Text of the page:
Clinton suggests scenario in which Democrat asks China to hack IRS for Trump's tax returns

Hillary Clinton. Official photo.

Hillary Clinton on Wednesday suggested a hypothetical scenario in which a Democratic presidential candidate publicly asks China to obtain and release President Donald Trump's tax returns, saying this would not constitute illegal coordination based on Trump's actions in 2016 and special counsel Robert Mueller's legal conclusions.

"Imagine, Rachel, that you had one of the Democratic nominees for 2020 on your show, and that person said, 'You know, the only other adversary of ours who's anywhere near as good as the Russians is China. So why should Russia have all the fun? And since Russia is clearly backing Republicans, why don't we ask China to back us,'" Clinton said during an interview with MSNBC's Rachel Maddow, before invoking comments Trump made in 2016.

"And not only that, 'China, if you're listening, why don't you get Trump's tax returns. I'm sure our media would richly reward you,'" Clinton said. "Now, according to the Mueller report, that is not conspiracy because it's done right out in the open. So if after this hypothetical Democratic candidate says this on your show, within hours, all of a sudden, the IRS offices are bombarded with incredibly sophisticated cybertools looking for Trump's tax returns, and then extracts and them and then passes them to whatever the new WikiLeaks happens to be and they start being unraveled and disclosed, nothing wrong with that."

She added: "So, hey, let's have a great power contest, and let's get the Chinese in on the side of somebody else. Just saying that shows how absurd the situation we find ourselves in."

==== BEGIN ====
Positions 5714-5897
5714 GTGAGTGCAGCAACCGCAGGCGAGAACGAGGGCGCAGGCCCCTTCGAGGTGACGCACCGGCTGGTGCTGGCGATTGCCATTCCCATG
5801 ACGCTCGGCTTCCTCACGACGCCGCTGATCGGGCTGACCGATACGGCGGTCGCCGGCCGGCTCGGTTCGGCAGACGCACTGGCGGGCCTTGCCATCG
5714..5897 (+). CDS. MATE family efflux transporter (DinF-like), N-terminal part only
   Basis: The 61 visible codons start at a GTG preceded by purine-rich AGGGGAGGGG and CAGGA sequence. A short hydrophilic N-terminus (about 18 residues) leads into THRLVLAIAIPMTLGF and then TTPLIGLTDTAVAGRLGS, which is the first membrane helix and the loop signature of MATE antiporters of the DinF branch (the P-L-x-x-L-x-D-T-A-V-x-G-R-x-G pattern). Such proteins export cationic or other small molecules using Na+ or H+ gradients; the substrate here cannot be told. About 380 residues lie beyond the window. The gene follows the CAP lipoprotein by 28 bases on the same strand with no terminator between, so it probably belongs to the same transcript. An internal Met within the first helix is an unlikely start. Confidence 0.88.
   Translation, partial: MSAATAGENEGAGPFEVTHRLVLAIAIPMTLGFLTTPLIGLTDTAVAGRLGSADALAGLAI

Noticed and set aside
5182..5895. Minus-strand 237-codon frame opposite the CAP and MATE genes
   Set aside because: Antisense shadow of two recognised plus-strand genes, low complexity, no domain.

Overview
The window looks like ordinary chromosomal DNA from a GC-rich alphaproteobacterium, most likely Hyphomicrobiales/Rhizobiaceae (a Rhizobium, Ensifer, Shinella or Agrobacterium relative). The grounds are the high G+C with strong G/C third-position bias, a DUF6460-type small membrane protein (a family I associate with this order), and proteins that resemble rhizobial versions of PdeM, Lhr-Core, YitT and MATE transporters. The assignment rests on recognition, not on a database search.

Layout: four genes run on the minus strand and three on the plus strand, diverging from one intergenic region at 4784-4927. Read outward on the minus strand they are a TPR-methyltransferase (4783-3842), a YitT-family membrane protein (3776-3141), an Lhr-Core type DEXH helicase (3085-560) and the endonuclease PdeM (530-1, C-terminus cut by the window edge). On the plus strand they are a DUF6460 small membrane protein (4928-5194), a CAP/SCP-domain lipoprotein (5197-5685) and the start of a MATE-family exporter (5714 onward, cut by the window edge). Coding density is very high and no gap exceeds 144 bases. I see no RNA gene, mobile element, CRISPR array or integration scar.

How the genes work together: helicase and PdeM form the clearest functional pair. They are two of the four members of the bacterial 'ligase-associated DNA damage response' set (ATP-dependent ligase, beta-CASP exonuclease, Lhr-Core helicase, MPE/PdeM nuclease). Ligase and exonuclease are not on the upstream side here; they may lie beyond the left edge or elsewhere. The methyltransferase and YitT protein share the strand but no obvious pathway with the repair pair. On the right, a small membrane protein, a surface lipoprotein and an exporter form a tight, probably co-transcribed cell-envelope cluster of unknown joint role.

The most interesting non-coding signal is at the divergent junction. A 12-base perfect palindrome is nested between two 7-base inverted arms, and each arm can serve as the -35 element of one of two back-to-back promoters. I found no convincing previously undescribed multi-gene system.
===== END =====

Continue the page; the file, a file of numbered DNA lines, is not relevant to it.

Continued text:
Clinton's scenario was a direct reference to Trump's actions during the 2016 campaign, when Trump, during a July 2016 press conference, publicly encouraged Russiato hack Clinton's emails in an effort to find thousands of emails deleted from Clinton's private server. According to a redacted version of Mueller's report, Trump privately and repeatedly "asked individuals affiliated with his campaign to find the deleted Clinton emails."

Following Trump's comments, Russian hackers working "after hours" tried "for the first time" to hack email accounts used by Clinton's "personal office" and the campaign addresses of dozens of Clinton staffers, according to the July 2018 indictment of 12 hackers from Russia's military intelligence agency known as the GRU.

Mueller's report concludes that it "did not establish that members of the Trump campaign conspired or coordinated with the Russian government in the election interference activities."

By Devan Cole, CNN. The-CNN-Wire™ & © 2019 Cable News Network, Inc., a Time Warner Company. All rights reserved.

The Gayly – May 2, 2019 @ 10:20 a.m. CDT.